I don't think that's a bad argument to give when applying.
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#4
When I did my IT degree (double specialisation in Software Engineering and Network Security), very little of my degree was focused on actually learning programming languages. They taught concepts, not code. I had tons of programming classes where they didn't even care what programming languages you submitted your code in. The idea was they taught you the basic concepts in first year, and you applied those concepts yourself in later courses. During my degree I used Java, Javascript, PHP, Perl, Python, C/C++, and Swift. The only languages they actually formally taught us was Java, Swift and PHP.

And honestly, if I had left university wanting to be a programmer, I wouldn't have been hired anywhere. I just did the Software Engineering specialisation just for kicks/experience. I just did the basic assignments. My classmates who did want to become programmers, needed vast github repos just to get a foot in the door.

And learning technical skills are good - but what I really got out of the degree was the non-technical skills. Learning about Project Management, UI/UX, Testing Methodologies, Writing Documentation/Reports, Software Lifecycles, Understanding Risk, etc. This is the kind of crap that will make you money in the long run. Even in Cyber Security.
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#5
(05-07-2020, 07:45 AM)MuddyBucket Wrote: When I did my IT degree (double specialisation in Software Engineering and Network Security), very little of my degree was focused on actually learning programming languages. They taught concepts, not code. I had tons of programming classes where they didn't even care what programming languages you submitted your code in. The idea was they taught you the basic concepts in first year, and you applied those concepts yourself in later courses. During my degree I used Java, Javascript, PHP, Perl, Python, C/C++, and Swift. The only languages they actually formally taught us was Java, Swift and PHP.

And honestly, if I had left university wanting to be a programmer, I wouldn't have been hired anywhere. I just did the Software Engineering specialisation just for kicks/experience. I just did the basic assignments. My classmates who did want to become programmers, needed vast github repos just to get a foot in the door.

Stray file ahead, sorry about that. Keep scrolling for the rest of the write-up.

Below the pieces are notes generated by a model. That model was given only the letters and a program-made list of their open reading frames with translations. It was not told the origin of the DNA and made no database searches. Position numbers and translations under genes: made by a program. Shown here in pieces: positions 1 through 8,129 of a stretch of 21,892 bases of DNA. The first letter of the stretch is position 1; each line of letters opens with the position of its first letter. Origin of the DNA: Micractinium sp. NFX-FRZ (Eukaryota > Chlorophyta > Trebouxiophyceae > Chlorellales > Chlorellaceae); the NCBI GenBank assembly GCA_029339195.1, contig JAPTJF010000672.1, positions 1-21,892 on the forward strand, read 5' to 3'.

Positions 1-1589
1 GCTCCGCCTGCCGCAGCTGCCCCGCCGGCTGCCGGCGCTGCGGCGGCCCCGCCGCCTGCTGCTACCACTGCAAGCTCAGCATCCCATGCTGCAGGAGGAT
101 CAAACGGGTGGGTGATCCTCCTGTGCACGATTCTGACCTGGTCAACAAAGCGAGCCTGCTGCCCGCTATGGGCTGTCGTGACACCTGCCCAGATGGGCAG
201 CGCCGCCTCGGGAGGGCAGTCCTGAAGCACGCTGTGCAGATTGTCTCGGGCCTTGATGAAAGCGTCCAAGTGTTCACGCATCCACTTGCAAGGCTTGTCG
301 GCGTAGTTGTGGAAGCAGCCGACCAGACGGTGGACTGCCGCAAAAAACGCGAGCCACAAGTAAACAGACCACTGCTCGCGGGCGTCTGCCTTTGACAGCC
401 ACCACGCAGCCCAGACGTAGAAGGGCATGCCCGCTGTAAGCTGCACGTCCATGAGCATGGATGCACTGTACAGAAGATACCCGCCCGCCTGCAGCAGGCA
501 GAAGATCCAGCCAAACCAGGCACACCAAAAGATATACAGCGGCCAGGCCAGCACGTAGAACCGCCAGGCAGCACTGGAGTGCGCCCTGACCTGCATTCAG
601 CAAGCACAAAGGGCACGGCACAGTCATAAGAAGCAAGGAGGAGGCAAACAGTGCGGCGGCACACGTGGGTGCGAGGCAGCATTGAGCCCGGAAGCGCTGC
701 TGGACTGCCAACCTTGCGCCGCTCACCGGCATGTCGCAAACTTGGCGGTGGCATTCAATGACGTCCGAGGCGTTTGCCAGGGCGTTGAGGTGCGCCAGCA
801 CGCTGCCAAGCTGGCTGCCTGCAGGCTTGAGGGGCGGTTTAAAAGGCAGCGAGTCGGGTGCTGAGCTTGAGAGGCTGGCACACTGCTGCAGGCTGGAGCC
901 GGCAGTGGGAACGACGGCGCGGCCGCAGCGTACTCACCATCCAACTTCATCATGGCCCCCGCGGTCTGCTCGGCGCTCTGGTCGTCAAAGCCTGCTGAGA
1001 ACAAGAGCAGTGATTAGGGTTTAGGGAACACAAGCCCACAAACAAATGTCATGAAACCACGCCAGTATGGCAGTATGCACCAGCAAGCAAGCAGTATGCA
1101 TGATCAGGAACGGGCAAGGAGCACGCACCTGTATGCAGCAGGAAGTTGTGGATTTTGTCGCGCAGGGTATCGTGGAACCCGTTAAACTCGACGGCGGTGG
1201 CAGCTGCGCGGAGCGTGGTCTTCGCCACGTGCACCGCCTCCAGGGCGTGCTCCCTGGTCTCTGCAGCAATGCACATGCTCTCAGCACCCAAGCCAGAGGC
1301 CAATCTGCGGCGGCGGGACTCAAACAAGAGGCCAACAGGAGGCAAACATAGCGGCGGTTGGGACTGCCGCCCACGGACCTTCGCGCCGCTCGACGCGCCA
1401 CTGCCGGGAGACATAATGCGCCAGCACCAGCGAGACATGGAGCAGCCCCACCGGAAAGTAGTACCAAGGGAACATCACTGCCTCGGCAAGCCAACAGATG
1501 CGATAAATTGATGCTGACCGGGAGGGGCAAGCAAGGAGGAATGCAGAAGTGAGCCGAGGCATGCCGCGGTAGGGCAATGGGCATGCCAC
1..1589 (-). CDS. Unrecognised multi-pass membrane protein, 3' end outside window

And learning technical skills are good - but what I really got out of the degree was the non-technical skills. Learning about Project Management, UI/UX, Testing Methodologies, Writing Documentation/Reports, Software Lifecycles, Understanding Risk, etc. This is the kind of crap that will make you money in the long run. Even in Cyber Security.

Yes, but my IT degree I’m already persuing is exactly like what you just said.
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#6
MuddyBucket just spat truth here. My opinion and background is just like his so I can also vouch for what he said.
Honestly, I would just go and finish your major, opinions change a lot when you are in uni, and the situation can change very quickly. If when you finish you feel like you want to know more about how computers work, go and do it.

In my opinion you overthink all decisions, it's good to have a plan, but plans often change, and it can be easily seen in your threads asking what to focus on.
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#7
(05-07-2020, 04:16 PM)enmafia2 Wrote: MuddyBucket just spat truth here. My opinion and background is just like his so I can also vouch for what he said.
Honestly, I would just go and finish your major, opinions change a lot when you are in uni, and the situation can change very quickly. If when you finish you feel like you want to know more about how computers work, go and do it.

In my opinion you overthink all decisions, it's good to have a plan, but plans often change, and it can be easily seen in your threads asking what to focus on.

I agree. I am now finishing A+ core 2 and then I'm gonna do CCNA. I will have a CCNA by August 21st is my current goal.

I'm starting once I pass A+ on May 20th.

I know that that's doable.